Brooks Koepka - What you can learn from his swing

Koepka Main

First things first: you have to be strong to mimic Brooks Koepka’s golf swing.

If you’re prepared to do some bench pressing, then fine, because that’s what you’re going to need if you want to copy the best these days.

We keep hearing that you’re not supposed to bench press - but it’s not until players start to lose form until everyone tells them what they’re doing wrong. Right now, what is the No.1 golfer going to look like in ten years? Like this.

We are moving down this road in golf where guys are incredibly strong. The guys at the top of the pecking order right now are physically very powerful. 

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Koepka Address

At address 

We’re always told: feet, knees, hips and shoulders square. You can see that his forearms are aiming a touch too far to the right. But I wouldn’t change his position. He’s created a balanced position to smash the ball from. Having everyone in perfect straight lines isn’t always a requirement.

Koepka Takeaway

Takeaway

This is a strong position. The club is very much outside the hands and the toe is down. If most of us were to try this position, you would realise that what goes up must come down and what goes out must come in. Golf is a game of opposites. 90% of guys would benefit from doing this. If the club is behind you, it will then come in front of you and vice versa. I do see a shift that strong players are moving to this style, or that it becomes really natural for these guys.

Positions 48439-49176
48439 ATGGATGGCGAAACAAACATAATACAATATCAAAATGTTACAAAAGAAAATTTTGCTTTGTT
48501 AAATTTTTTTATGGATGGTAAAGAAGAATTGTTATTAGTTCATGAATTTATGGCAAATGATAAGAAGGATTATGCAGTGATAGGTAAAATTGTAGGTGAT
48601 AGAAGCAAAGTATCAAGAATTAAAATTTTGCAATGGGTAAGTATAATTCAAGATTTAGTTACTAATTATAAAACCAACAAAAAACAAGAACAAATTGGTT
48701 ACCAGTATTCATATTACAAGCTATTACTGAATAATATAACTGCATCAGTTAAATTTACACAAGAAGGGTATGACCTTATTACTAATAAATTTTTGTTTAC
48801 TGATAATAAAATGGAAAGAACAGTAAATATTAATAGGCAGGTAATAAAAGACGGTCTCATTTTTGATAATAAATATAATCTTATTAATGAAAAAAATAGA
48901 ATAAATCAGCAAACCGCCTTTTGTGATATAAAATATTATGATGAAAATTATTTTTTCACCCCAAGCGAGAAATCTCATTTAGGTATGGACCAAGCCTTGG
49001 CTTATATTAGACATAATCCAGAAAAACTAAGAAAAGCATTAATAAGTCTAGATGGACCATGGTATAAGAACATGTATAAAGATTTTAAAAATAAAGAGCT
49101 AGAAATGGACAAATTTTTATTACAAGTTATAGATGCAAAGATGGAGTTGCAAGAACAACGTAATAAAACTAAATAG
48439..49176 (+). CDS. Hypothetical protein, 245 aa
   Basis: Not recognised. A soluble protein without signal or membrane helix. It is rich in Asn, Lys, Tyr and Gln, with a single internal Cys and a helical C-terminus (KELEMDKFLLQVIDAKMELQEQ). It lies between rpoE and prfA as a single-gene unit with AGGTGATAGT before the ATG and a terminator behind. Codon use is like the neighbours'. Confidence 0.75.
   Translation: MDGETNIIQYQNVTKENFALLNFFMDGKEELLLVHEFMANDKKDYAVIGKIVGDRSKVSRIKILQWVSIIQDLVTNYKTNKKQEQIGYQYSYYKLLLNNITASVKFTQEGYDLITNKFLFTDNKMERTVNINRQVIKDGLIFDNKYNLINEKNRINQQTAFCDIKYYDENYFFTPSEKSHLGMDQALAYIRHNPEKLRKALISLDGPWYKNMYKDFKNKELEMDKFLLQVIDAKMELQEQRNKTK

He hasn’t got much hip rotation here. The hands and arms have taken the club away, so the club and arm travel further than the body in the swing. If you look at the position of his body at address to after the takeaway, the lower body hasn’t shifted that much. Once again, look how closed his clubface is.

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Koepka At Top

At the top

He’s kept a lot of stability in his right leg and his hip rotation is limited. For someone so muscular, he is extremely flexible. He’s maintained a 90˚ shoulder turn with minimal hip turn. This dynamic of strong lower and upper body keeps his right forearm compact into the body. You could draw a line from his right elbow to his right hip. If the hips were to turn more, that elbow would pop out. At the top, his wrist is slightly bowed, a bit like Dustin Johnson, but it works for him because he is strong with his body. That’s why his ball doesn’t go left.

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Koepka Transition

Transition

Everything moves in sequence at this point. He hasn’t spun his lower body out of the way. He’s moving the top and the lower body in the correct sequence; his left hip is turning and the chest is on top of the shot. We see something very significant with all great ball strikers: the butt of the club is pointing directly down at the golf ball. You can also see the club sits in the middle of the triangle with the forearm.

From here, all he has to do is deliver the clubhead onto the ball, as long as he keeps turning. If his left side doesn’t keep turning, his hands will go past the body and he’ll lose it left. But you can see his left hip clearing and his right elbow driving down and under.

For me, this is a golf swing that’s very simple and full of strength. But to swing this way, you’re going to have to be very strong.

* * *

Kevin Craggs is the coach to Paula Creamer, Catriona Matthew, Colin Montgomerie and others. Follow him on Twitter - @kevincraggsgolf

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